Motorola Razr 3’s matching cheap earbuds say ‘Hello Moto’ 2004 style

Moto Buds 150 in a hand
(Image credit: Future)

Remember when hearing your tech talk to you was actually novel and desirable? I do, it was 2004 and it was a phone I'd seen Paris Hilton use (although I couldn't get my hands on the pink version) called the Motorola Razr.

If you're too young to remember what it said when you powered up, listen to this. For the rest of us (and for any of the 130 million people who owned that phone following its release), it might be something of a revelation to know that Motorola also sells earbuds that take you right back to that very moment!

The Razr's hugely popular clamshell or 'flip' design phone is now 18 years old – but the company responsible for it (which sadly accounts for only a small chunk of the smartphone market these days, having been acquired by Chinese giant Lenovo – from previous owner Google – back in 2014) did revive it a few years back with the Motorola Razr 2019 and Razr 2020.

And the best bit is this: there's a new Motorola Razr 2022 on the horizon – and what's a shiny new smartphone these days without a set of earbuds to play nice with it?

Meet the Moto Buds 150. At a truly palatable $50 / £45 (around AU$80) it's bizarre to note that these earbuds are Moto's mid-range offering, because the brand's entry level 085 cost just £30 / $45, while the flagship Moto Buds S-ANC will set you back $150 / £130.

I'll quickly glance over the specs, because while a few stand out, they're not the most interesting part: IPX5 water-proofing (so they can resist a sustained, low-pressure water jet spray) on-ear touch controls (although not volume) and an 18-hour battery life (six hours from the buds and 12 from the case). You also get three eartip options in total and a USB-C charging cable.

Opinion: the retro jingle shouldn't work here – but it does

Moto Buds 150 and case, on silver background

"Hello Moto!"  (Image credit: Future)

The point is that the Moto Buds 150 – which, incidentally, are ergonomically shaped and feel very nice and light when worn – categorically should not take me back to a time when it was groundbreaking to actually see other people on the end of a Skype call on my laptop. But they do, thanks to that little welcome you hear when you put them in, and I love it.

Obviously there's a major discrepancy here in terms of chronological accuracy, because the first true wireless earbuds didn't arrive until 2014, a decade after the launch of my beloved Motorola Razr and the vocal greeting it issued. I speak of the days before Alexa (who also first piped up in 2014), TikTok, or smartphones – a simpler time.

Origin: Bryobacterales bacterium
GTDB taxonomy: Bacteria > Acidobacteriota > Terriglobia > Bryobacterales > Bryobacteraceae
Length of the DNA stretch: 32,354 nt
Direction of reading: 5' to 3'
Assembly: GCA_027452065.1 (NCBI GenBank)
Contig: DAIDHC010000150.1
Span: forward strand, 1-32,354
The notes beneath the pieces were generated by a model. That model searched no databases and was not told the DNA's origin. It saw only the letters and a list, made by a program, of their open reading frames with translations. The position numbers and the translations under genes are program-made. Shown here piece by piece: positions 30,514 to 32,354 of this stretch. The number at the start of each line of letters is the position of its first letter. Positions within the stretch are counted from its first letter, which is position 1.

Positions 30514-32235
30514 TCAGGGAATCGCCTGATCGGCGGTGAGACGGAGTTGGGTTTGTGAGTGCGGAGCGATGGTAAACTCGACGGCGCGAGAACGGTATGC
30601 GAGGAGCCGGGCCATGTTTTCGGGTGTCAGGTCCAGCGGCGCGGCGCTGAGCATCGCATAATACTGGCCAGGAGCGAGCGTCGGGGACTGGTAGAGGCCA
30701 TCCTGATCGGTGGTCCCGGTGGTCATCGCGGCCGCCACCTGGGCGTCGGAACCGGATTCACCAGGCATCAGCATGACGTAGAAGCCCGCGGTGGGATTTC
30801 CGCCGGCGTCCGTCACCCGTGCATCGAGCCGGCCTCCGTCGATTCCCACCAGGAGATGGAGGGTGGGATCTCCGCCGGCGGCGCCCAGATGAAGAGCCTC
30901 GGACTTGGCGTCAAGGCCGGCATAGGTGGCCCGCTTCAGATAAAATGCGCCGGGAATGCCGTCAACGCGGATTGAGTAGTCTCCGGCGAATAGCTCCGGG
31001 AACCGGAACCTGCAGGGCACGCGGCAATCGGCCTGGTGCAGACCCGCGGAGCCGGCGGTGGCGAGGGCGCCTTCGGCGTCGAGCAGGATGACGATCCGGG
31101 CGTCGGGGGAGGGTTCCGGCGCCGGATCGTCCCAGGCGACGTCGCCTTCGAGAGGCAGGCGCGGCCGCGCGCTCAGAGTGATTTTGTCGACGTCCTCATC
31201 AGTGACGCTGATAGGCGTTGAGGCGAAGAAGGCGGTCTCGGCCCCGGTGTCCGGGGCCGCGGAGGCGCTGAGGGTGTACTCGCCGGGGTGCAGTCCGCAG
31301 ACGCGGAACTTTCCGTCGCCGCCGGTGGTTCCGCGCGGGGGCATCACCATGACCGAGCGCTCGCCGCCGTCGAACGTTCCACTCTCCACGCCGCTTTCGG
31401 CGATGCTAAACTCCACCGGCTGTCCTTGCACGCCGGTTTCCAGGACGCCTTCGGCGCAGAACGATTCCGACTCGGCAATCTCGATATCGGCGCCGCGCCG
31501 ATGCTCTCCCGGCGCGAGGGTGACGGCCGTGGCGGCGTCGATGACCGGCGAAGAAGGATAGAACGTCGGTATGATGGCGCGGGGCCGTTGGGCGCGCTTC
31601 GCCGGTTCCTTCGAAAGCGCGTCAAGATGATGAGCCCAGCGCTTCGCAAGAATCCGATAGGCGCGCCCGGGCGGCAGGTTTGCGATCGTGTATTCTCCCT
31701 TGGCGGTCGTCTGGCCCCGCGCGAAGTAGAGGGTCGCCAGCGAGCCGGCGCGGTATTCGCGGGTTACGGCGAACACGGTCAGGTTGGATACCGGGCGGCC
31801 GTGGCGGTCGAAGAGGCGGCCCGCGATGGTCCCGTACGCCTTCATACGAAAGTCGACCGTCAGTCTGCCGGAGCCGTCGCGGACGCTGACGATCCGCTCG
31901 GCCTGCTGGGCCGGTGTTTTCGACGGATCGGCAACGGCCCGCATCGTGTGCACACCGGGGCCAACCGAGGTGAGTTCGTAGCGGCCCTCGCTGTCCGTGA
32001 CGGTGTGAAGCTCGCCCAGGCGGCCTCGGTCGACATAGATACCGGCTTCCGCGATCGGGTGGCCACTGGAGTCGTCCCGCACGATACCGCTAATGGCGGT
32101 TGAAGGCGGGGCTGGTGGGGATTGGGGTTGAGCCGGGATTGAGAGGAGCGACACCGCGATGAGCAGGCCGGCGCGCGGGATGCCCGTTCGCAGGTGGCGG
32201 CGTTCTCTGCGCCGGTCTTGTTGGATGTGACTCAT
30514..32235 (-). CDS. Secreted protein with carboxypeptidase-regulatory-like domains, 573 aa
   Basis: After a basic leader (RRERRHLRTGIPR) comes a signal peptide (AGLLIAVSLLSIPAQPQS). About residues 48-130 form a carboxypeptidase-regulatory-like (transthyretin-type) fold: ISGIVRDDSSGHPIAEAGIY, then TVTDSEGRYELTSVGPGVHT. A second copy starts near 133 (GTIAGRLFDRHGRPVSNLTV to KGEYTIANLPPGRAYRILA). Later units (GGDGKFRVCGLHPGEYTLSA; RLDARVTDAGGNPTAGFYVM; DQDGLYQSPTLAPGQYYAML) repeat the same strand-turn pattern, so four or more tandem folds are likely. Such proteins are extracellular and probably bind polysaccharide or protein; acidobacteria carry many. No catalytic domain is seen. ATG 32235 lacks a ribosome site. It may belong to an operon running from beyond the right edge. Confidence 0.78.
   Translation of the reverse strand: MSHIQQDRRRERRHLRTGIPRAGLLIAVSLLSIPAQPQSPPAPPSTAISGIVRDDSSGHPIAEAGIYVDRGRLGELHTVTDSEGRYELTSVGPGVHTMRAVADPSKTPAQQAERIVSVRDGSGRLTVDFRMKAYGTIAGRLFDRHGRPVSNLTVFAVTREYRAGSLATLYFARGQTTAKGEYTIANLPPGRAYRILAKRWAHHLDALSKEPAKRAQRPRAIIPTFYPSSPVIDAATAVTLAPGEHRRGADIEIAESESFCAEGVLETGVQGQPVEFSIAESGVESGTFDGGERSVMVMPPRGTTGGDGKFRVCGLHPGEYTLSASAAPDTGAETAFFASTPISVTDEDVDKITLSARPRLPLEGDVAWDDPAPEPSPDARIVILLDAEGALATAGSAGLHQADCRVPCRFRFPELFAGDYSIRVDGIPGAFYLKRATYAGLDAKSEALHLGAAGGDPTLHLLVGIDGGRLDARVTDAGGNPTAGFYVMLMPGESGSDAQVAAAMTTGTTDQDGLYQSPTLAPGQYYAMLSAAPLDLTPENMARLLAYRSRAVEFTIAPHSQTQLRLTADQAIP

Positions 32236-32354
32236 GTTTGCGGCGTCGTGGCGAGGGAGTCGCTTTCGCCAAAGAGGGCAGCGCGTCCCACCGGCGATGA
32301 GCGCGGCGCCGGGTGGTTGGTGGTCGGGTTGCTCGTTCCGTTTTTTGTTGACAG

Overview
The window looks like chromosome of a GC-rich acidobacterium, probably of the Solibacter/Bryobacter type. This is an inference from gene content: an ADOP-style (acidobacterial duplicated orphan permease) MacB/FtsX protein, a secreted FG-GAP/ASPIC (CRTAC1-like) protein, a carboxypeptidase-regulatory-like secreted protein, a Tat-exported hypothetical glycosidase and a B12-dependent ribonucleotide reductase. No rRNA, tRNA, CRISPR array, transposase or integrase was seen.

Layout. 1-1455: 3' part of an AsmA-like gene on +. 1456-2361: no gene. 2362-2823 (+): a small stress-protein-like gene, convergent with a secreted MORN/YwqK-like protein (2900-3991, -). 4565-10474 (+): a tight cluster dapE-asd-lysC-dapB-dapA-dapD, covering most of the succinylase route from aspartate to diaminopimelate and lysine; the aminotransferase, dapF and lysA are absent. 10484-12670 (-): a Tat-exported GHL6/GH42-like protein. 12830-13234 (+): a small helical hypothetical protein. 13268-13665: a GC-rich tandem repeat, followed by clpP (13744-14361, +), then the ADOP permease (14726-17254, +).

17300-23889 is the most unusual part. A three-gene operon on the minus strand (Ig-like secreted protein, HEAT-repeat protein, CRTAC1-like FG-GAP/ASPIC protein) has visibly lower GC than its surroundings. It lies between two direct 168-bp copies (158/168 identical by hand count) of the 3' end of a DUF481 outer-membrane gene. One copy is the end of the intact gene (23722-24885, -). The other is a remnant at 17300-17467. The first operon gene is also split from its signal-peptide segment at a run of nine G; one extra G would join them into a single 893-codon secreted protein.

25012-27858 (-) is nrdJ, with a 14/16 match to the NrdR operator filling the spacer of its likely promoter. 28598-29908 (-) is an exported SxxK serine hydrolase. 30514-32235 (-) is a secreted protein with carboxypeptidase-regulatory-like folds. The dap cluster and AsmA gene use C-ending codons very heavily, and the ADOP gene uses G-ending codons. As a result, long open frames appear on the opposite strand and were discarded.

And I like being reminded of it, even if a few of the specs (no ANC, no wearer detection, no app support) mean the Moto Buds 150 are probably not about to challenge the class-leading Sony WF-1000XM4 or the more price-comparable JLab Go Air Pop.

Obviously this is not a review of the product for sound, features and usability, but I must admit that after hearing that joyous woman (the internet gives conflicting names for her, but if you're out there Motorola lady, thank you!) greet me a few times, I want to buy them purely to hear her whenever I feel like a jolt of nostalgia. 

Again, they're really quite affordable, and on this selling point alone I might be tempted to add them to our best budget wireless earbuds guide, but that might not be particularly professional of me. We'll have to see. 

Incidentally, 2004 was the year Mark Zuckerberg launched The Facebook, soon renamed to just Facebook. And now I'm right back to feeling old… 

Becky Scarrott
Senior Audio Staff Writer

Becky is a senior staff writer at TechRadar (which she has been assured refers to expertise rather than age) focusing on all things audio. Before joining the team, she spent three years at What Hi-Fi? testing and reviewing everything from wallet-friendly wireless earbuds to huge high-end sound systems. Prior to gaining her MA in Journalism in 2018, Becky freelanced as an arts critic alongside a 22-year career as a professional dancer and aerialist – any love of dance starts with a love of music. Becky has previously contributed to Stuff, FourFourTwo and The Stage. When not writing, she can still be found throwing shapes in a dance studio, these days with varying degrees of success.